“If you want something done right,” Emberblade replied and tensed his muscles, “do it yourself!”
He suddenly grabbed the handle of his greatsword in both hands, stepped and attacked with an upward slash as Blask swiftly followed suit. They locked blades for a moment then, stepped apart before meeting again in a burst of sparks as steel slammed and ground against steel. The two battled fiercely in this way, with incredible ferocity and inhuman speed and strength, for minutes? Hours? Days? Again and again they struck; again and again their faces came within an inch of each other; again and again they pushed away only to rush once more. They used all their skill to fight, beating against each other with their respective blades.
Blask lashed out at Kadir’s face, seeking to blind him, but the General shifted his weight and narrowly avoided the attack, watching the point of the Emperor’s scimitar sailing just beyond his fiery eyes. Emberblade retaliated by feigning a stab at Blask’s gut before suddenly slashing down at his leg. Moving as but a blur, the Emperor deflected the attack and countered with a twist of his blade that brought it dangerously close to Kadir’s heart, but the Acrenian leaned back to dodge the sword and flicked his own blade point upward, just missing cutting Blask’s throat. Pivoting quickly to gain a better stance, Kadir parried a stab from his enemy and finished the same movement with a sideways slash that left a hair-thin scratch across the belly of Blask’s jerkin. Blask, who had jolted back as if he’d been punched to avoid the cutting edge of Kadir’s weapon, immediately stepped back to regain his balance and swung his scimitar up then, stepped forward again and slashed down at an angle, all so smoothly it appeared to be in the same movement. Kadir sidestepped the attack then swung his greatsword at Blask’s neck, but was stopped by the Emperor’s sword which seemed to appear out of thin air to block the other blade. Once again, their swords and eyes locked and they pushed against each other for the upper hand.
“Your skills have improved since we last met,” Blask panted.
“As have yours,” Kadir grunted in answer, “Your speed especially seems to have increased greatly since that day.”
With a burst of sparks they leapt apart and landed several feet from each other. Now, they began circling around the center of the room. The firelight cast vicious shadows on them as they slowly revolved.
“So, it’s true then,” the General growled, “I heard you had been consuming souls, but I didn’t think you would stoop to such devilry. All this just to face me?”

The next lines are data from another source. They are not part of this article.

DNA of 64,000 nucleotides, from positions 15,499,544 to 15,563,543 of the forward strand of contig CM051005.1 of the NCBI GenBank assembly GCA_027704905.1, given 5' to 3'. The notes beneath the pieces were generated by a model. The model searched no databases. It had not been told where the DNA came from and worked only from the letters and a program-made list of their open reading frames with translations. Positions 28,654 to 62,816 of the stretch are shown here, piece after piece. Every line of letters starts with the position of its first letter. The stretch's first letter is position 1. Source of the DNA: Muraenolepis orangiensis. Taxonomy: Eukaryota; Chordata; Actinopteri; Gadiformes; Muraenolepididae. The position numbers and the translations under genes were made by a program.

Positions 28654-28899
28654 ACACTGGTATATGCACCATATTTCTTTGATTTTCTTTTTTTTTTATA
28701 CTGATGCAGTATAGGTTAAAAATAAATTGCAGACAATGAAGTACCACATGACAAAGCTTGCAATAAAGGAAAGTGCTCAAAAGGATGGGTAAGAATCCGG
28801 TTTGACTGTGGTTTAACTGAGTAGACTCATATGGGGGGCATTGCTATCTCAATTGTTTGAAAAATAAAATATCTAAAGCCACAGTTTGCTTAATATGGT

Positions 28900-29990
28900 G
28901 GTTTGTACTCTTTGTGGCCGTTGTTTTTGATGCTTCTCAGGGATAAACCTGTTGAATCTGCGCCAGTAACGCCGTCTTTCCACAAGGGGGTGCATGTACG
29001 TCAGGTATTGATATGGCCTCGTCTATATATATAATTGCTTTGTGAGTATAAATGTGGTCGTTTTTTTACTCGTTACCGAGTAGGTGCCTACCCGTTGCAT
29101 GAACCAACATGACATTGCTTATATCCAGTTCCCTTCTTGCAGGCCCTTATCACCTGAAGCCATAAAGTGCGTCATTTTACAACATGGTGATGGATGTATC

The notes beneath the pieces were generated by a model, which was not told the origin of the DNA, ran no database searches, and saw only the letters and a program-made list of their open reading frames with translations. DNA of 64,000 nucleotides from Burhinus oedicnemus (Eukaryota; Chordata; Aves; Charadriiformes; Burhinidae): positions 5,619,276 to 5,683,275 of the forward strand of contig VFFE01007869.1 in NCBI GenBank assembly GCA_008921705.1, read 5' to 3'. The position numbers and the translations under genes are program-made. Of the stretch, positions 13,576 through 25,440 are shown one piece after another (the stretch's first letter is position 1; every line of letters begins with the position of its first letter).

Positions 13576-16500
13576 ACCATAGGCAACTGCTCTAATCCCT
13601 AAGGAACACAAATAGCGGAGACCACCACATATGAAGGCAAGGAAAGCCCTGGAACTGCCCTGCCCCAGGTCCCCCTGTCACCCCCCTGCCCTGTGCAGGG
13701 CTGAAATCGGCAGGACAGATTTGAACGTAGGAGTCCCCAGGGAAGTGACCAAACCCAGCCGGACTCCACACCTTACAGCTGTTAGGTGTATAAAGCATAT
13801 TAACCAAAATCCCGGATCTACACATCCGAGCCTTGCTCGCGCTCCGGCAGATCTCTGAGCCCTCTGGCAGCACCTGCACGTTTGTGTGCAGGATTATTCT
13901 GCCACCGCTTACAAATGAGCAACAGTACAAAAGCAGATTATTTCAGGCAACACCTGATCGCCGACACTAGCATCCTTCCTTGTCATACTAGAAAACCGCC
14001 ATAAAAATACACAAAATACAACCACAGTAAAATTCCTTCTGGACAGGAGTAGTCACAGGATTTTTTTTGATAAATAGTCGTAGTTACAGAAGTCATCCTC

Blask threw back his head and laughed mirthlessly. He dropped his gaze to meet Kadir's again and several dark locks fell across his face, granting it a more menacing image. “No. I didn’t do it to face you. I did to kill you, and to rule a land that I watched suffer too much in my youth. Now, I cannot die and I will soon return the great land of Acren to its highest glory and magnificence.” His abyss-colored eyes seemed to glow even brighter. “Now, I cannot die,” he repeated, “I can finally take your soul, as well!”
He grinned wildly and rushed. He was too fast for an ordinary human to follow, but Kadir’s practiced eyes tracked Blask with ease. At the last possible moment, he pivoted and watched Blask charge past him. He slashed down, expecting to catch the Emperor across his shyly protected back before he stepped out of reach, but was surprised to see Blask stop and turn sharply to suddenly face him again. He continued his downward attack, trying to kill Blask before the Emperor wounded him, but Blask swiftly brought up his own blade and stabbed into Kadir’s armored side while Emberblade’s greatsword cleaved several inches into Blask’s shoulder.
Kadir gave a loud snarl as the scimitar pierced his armor and drove into his side, but Blask gave hardly a sigh at his own wound. Blood oozed rapidly from both gashes and spilled onto the marble floor to pool around their feet. Blask reached up and grabbed Kadir’s sword by the blade and removed it from his shoulder with his bare hand. Then, he quickly brushed the weapon aside and removed his own blade from Kadir’s side and kicked him in the gut. The force of the blow sent Kadir soaring several feet through the air to land sprawled on his back, greatsword miraculously remaining in hand.
“I told you,” Blask uttered dangerously as his wound began to heal before Kadir’s very eyes. “I cannot die. You, on the other hand, can.”
The General propped himself up on his huge blade and slowly stood. His own wound was healing, too, emitting a strange steam as it closed and repaired. He faced the Emperor with his mouth locked in an angry snarl. A subtle growl rolled from his throat as he settled into a battle ready stance and replied, “You underestimate me, Blask. Don’t you remember my powers? Let me refresh your memory!”